Family Programs Update
Volume 6, Number 34
This newsletter is published bi-monthly by the AUSA Family Programs Directorate. If you would like to receive the Family Programs Update by e-mail, please send a message to email@example.com and type “subscribe” in the subject line.
In this issue:
- Spanish Language Version of “Your Soldier, Your Army: A Parents’ Guide” Now Available
- Senate Focuses on Family Support and Child Custody Issues Affecting Deployed Servicemembers
- Congress Addresses Shortfalls in Benefits and Services to Veterans
- SCRA Protections May be Expanded under New Laws
- Bill Proposes Change to DIC Law Governing Age Threshold for Remarriage
- Congressional Budget Office Releases Report on Military-Civilian Pay Gap
- Illinois Introduces Mental Health Screening for All Returning National Guard Troops
- Horatio Alger Military Veterans Scholarship Accepting Applications
- College Scholarships Available for Children of Military Heroes
- Army Establishes Free Respite Care for Children Enrolled in EFMP
- DoD Mental Health Self-Assessment (MHSA) Program Expands Its Services
- TRICARE Medical Benefit Enhanced to Assist Dental Patients with Special Needs
- TRICARE Pilot Allows Beneficiaries to Substitute OTC Medications for No Copay
- New Online Resources for Reserve Component Families
- Department of Labor Provides Grants to Veterans for Job Training
- Small Business Administration Launches Patriot Express Loan Initiative
- VA Plans Suicide Prevention Hotline for Veterans
- Military Families May Owe Money for Unpaid FSGLI Premiums
- Bugles Across America Honors Veterans
- Registration Open for 'Great Getaways Sweepstakes'
- Missouri Signals Support for Troops through AAFES Program
Spanish Language Version of “Your Soldier, Your Army: A Parents’ Guide” Now Available
AUSA Family Programs is pleased to announce that “Su Soldado, Su Ejército Estadounidense: Guía Para Los Padres” is now available. The guide is designed to help parents of Soldiers understand how the Army works and provides information about deployment, family readiness programs and advice on how to cope with having a child deployed. In writing the book, Mrs. Cody drew on her own experience as an Army wife of thirty years and the mother of two sons, both of whom joined Army and deployed to Iraq and Afghanistan. Since it was first published in 2005 the book has proven to be a tremendous success and many thousands of copies have now made their way to the parents and grandparents of Soldiers. Both the English and Spanish language versions of “Your Soldier, Your Army” are available free of charge although quantities may be limited. To obtain a copy, please contact AUSA Family Programs at 1-800-336-4570, ext. 151 or firstname.lastname@example.org.
Senate Focuses on Family Support and Child Custody Issues Affecting Deployed Servicemembers
The Senate introduced a number of new bills in late June to enhance the level of support afforded to military families. Senator Russ Feingold (D-WI) introduced the Military Family Support Act (S 1649) to establish two pilot programs authorizing the use of leave by caregivers of military family members when the military member is deployed. The first program would authorize federal employees who have been designated as “caregivers” to use annual or sick leave, banked leave or donated leave time to perform child care duties. The second program would require the Department of Labor to establish a voluntary program under which private sector companies would be encouraged to create similar opportunities for their employees. All private-sector participation in the programs would be voluntary.
Senator Judd Gregg (R-NH) introduced a measure (S 1659) to limit the simultaneous deployment of dual-military couples who have minor children. In cases where one parent is already deployed to a combat zone, the bill would allow the second parent to defer deployment until the other parent returns. Senator Gregg also proposed legislation (S 1660) requiring the Secretary of Defense to implement a study of support services available to National Guard and Reserve families. A third piece of legislation introduced by Gregg would amend the Servicemembers Civil Relief Act to provide protection for child custody arrangements for military parents deployed in support of a contingency operation. The bill (S1658) has been passed to the Senate Veterans’ Affairs Committee.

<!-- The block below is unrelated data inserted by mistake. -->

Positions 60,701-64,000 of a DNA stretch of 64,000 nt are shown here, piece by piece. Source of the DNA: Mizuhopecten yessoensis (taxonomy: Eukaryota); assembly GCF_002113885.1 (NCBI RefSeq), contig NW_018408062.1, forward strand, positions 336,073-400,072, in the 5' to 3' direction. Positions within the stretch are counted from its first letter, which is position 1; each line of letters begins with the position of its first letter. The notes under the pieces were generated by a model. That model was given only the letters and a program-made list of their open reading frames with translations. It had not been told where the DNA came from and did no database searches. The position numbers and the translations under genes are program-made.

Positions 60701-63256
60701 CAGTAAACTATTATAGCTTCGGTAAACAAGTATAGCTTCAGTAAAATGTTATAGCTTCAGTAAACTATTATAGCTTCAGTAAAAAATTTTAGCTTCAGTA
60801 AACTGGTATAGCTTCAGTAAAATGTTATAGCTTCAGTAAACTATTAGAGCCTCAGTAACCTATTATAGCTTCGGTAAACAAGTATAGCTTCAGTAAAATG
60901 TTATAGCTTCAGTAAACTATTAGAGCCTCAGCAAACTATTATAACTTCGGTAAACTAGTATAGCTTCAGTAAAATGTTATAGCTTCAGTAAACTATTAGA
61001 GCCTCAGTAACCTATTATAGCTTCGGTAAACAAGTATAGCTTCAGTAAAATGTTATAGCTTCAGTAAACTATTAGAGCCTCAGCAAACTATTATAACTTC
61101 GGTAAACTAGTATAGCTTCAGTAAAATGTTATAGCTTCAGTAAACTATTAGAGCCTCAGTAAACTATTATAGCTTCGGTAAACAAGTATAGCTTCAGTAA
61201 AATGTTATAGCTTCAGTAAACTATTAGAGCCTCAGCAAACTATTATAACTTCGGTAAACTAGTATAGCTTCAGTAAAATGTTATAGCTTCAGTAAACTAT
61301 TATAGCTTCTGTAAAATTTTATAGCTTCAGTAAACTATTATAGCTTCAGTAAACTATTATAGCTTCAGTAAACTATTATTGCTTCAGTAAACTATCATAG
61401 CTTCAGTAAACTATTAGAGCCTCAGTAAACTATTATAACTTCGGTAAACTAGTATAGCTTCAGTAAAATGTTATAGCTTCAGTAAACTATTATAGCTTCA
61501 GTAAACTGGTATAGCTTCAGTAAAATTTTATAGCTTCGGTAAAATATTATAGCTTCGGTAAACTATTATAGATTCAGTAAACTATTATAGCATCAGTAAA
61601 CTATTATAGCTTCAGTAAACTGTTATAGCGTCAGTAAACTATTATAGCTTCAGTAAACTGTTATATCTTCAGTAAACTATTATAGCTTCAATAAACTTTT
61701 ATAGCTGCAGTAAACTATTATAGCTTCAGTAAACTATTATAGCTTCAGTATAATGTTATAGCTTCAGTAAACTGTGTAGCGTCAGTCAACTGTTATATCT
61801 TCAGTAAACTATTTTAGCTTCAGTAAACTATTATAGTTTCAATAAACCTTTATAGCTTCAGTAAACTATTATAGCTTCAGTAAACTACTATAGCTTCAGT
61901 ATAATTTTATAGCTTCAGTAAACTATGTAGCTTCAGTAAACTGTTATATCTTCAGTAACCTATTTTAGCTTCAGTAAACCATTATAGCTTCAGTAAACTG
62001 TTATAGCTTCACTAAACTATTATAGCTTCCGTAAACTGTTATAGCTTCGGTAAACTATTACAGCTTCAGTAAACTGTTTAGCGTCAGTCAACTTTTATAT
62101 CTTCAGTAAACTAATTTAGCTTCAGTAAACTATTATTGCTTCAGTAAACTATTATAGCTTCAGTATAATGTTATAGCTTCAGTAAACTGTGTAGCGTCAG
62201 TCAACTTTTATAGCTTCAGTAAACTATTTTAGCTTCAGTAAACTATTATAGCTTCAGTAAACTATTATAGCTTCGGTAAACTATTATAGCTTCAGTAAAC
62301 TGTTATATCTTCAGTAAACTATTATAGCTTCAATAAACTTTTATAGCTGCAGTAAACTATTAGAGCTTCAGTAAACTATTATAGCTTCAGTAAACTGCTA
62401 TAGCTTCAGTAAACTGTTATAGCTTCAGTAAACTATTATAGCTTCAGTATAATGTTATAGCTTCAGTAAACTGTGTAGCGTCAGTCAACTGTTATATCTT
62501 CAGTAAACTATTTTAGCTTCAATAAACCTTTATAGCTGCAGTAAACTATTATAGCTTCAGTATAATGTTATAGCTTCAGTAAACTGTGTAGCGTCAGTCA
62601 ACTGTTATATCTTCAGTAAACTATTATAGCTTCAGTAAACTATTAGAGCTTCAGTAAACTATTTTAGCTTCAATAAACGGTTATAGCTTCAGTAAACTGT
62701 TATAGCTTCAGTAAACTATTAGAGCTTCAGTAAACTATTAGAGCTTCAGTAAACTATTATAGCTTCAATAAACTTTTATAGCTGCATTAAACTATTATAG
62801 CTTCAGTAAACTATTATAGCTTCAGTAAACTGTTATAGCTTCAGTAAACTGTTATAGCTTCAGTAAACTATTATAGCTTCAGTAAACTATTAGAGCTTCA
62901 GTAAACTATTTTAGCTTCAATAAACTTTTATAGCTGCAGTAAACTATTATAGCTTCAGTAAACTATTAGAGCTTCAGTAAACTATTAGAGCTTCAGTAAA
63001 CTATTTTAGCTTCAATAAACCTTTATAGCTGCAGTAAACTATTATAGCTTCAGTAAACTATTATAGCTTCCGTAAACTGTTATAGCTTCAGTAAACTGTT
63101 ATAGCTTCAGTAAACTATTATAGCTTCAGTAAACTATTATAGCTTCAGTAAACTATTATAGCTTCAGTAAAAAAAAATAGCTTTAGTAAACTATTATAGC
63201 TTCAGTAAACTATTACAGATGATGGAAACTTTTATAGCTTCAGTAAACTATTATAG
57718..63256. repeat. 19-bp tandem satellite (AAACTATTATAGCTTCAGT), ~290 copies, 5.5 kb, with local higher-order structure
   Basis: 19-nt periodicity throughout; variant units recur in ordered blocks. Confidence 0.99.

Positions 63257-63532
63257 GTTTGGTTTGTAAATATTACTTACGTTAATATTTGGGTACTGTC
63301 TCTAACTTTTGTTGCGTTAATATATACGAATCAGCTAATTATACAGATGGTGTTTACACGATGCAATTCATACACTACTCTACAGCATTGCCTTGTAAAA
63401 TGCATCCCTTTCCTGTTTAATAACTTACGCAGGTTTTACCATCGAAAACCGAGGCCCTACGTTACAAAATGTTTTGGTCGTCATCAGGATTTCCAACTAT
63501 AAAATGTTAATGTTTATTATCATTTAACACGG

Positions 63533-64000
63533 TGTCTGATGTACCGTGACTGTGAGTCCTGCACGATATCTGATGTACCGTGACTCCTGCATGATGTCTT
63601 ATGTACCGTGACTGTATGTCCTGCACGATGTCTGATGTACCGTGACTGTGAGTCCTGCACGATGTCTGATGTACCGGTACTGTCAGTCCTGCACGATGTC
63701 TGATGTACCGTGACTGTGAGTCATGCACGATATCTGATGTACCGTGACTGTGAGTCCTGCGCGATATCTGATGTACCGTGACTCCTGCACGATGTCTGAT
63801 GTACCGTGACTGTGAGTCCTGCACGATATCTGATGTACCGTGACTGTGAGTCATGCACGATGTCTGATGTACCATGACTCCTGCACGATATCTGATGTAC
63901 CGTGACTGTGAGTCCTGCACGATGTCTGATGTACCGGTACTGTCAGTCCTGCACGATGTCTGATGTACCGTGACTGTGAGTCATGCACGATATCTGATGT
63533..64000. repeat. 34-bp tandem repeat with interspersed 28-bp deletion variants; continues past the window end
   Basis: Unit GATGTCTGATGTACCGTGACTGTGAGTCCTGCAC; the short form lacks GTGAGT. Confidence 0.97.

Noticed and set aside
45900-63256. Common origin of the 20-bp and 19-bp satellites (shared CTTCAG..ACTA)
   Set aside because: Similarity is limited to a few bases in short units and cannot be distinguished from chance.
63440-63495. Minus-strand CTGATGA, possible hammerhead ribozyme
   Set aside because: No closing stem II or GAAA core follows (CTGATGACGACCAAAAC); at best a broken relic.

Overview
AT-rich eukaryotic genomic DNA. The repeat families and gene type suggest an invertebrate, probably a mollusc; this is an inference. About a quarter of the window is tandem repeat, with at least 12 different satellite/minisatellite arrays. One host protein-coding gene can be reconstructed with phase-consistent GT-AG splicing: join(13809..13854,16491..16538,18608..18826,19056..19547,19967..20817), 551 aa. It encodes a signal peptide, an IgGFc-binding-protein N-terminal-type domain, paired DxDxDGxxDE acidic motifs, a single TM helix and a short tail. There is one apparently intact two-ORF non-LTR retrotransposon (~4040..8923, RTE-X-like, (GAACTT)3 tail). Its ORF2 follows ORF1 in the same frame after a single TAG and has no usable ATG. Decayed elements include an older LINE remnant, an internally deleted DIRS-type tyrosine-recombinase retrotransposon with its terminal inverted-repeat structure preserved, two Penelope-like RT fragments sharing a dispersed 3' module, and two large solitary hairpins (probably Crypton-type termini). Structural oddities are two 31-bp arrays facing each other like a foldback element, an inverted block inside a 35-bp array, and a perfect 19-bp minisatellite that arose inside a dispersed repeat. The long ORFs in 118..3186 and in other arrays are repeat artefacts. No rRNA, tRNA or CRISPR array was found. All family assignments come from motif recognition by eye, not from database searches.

The proposed child custody legislation is similar in intent to an amendment to the House version of the fiscal year 2008 defense authorization bill (HR 1585) to prevent courts from changing the custody status of the child of a Servicemember who has been activated or deployed. Both initiatives come in response to several highly publicized instances where military duty has interfered with a parent’s ability to attend court hearings involving child custody or even resulted in a Servicemember returning from deployment to find that a judge had transferred custody of a child to an ex-spouse in their absence. Some state lawmakers have already acted to prevent military personnel losing custody of their children during deployment. California, Michigan, and Kentucky each have laws barring permanent changes to a custody agreement if a parent is absent due to military duties. Arizona, Florida, Oklahoma, Texas, and North Carolina may follow suit.
Congress Addresses Shortfalls in Benefits and Services to Veterans
Recently both the House and the Senate have considered and approved broad measures to ensure that the new generation of veterans from the wars in Iraq and Afghanistan are provided with adequate medical care, transition services, housing and education and employment benefits. On July 11, the House Veterans’ Affairs Health Subcommittee approved a measure (HR 2874) to enhance support for Servicemembers as they readjust to civilian life. The Veterans Health Care Improvement Act would provide $2 million a year between fiscal 2008 and 2011 in the form of grants to non-profits who provide therapeutic readjustment counseling to veterans of conflicts after the 1991 Persian Gulf War. Other portions of the bill would improve access to dental and medical care for homeless veterans and provide grants to organizations that help homeless veterans. Other provisions include financial assistance for veterans whose household incomes are less than 50 percent of the median income for their geographical area and a transportation grants to assist veterans who live in remote areas. The bill now passes to the House Veterans’ Affairs Committee.